Many of you might be considering earning some extra money using a service like Uber or Lyft. These are some great ways to make a little green in your pocket here are somethings to consider and what they are.
With the Transportation changes, Ride-sharing is the practice of using your personal automobile to pick up someone and give them a ride to a specific destination for a fee. The potential driver signs up with a Transportation Network Company (TNC) such as Uber or Lyft that generally check the individual's background, driving record and inspect the vehicle. Once the person is approved as a driver POOF! That person is then allowed to sign into the app as a driver and can begin to pick up riders.
While at first this sounds like a great idea and a way to make extra money, there are many issues involved. These apps have some gaps that need to be addressed. Taxis and limousines are highly regulated services and believe that these regulations should also apply to the TNCs. States have concerns about consumers and drivers not being aware of the insurance issues involved and finding themselves not covered by insurance if an accident occurs.
Many of the concerns with ride-sharing center around the driver's lack of coverage on his personal auto policy when signed in to the app to look for a passenger. This makes the vehicle "for hire," which is excluded in most personal auto policies. Uber and Lyft provide contingent coverage during stage one; the contingency is that the personal auto policy denies coverage. While Uber's coverage is above state minimum limits, it still only covers up to $50,000 for bodily injury for an individual, up to $100,000 for bodily injury for everyone in the vehicle, and up to $25,000 for property damages, or as seen in the policy, simply 50/100/25.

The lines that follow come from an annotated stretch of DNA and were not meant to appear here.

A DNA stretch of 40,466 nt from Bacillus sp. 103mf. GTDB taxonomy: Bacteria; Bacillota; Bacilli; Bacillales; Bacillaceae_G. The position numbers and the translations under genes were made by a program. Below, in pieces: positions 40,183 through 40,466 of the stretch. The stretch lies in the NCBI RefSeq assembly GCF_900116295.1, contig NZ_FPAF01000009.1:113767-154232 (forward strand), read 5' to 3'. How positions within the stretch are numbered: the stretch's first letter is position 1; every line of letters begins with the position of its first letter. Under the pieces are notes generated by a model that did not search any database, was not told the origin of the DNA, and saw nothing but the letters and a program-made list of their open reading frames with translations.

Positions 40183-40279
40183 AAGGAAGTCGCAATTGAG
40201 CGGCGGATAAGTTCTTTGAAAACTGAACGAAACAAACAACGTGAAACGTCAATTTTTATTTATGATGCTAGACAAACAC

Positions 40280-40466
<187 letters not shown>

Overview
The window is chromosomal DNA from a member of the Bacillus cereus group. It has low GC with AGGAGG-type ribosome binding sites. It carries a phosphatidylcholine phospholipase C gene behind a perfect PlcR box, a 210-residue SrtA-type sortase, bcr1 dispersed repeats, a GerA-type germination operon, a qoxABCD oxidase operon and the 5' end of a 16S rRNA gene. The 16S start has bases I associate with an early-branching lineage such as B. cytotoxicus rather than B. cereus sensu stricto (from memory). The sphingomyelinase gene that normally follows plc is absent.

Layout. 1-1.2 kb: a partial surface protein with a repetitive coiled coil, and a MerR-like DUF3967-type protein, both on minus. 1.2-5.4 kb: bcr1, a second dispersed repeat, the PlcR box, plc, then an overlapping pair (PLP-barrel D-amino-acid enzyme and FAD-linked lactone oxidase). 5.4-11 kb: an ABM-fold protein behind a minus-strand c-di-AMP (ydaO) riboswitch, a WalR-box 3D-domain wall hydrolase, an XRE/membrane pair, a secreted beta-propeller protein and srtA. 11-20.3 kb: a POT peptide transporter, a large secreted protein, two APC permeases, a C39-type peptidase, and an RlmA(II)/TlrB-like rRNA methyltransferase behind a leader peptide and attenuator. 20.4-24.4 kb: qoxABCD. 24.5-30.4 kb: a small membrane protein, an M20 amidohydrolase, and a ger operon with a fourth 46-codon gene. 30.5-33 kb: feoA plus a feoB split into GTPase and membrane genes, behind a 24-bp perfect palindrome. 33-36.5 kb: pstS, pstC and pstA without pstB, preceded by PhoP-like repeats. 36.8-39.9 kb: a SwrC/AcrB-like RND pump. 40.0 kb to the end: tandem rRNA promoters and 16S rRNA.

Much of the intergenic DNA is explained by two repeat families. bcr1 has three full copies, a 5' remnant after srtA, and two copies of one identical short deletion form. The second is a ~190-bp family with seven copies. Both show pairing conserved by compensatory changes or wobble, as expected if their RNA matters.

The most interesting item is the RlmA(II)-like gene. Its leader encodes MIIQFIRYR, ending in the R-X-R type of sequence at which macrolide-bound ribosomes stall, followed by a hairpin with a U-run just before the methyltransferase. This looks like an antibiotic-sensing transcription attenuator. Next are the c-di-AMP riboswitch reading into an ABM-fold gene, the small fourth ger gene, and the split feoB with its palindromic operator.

Workers' Compensation becomes an issue as well; are the drivers independent contractors or employees of the TNC? This is still open to debate; TNCs often state that drivers are independent contractors using their own equipment and setting their hours, while drivers claim that the TNCs are providing work for the driver and are themselves providing a driver for hire. There are various suits by drivers claiming that they should be considered employees and not independent contractors.
This is an overview of some emerging technology that have already impacted many of us for the good and the bad! With new technology many things have not been addressed. When looking for ways to make extra money you want to make sure you are properly covered, this way all your hard work and time are not wasted. Please share your thoughts with us and let us know if you have any questions!
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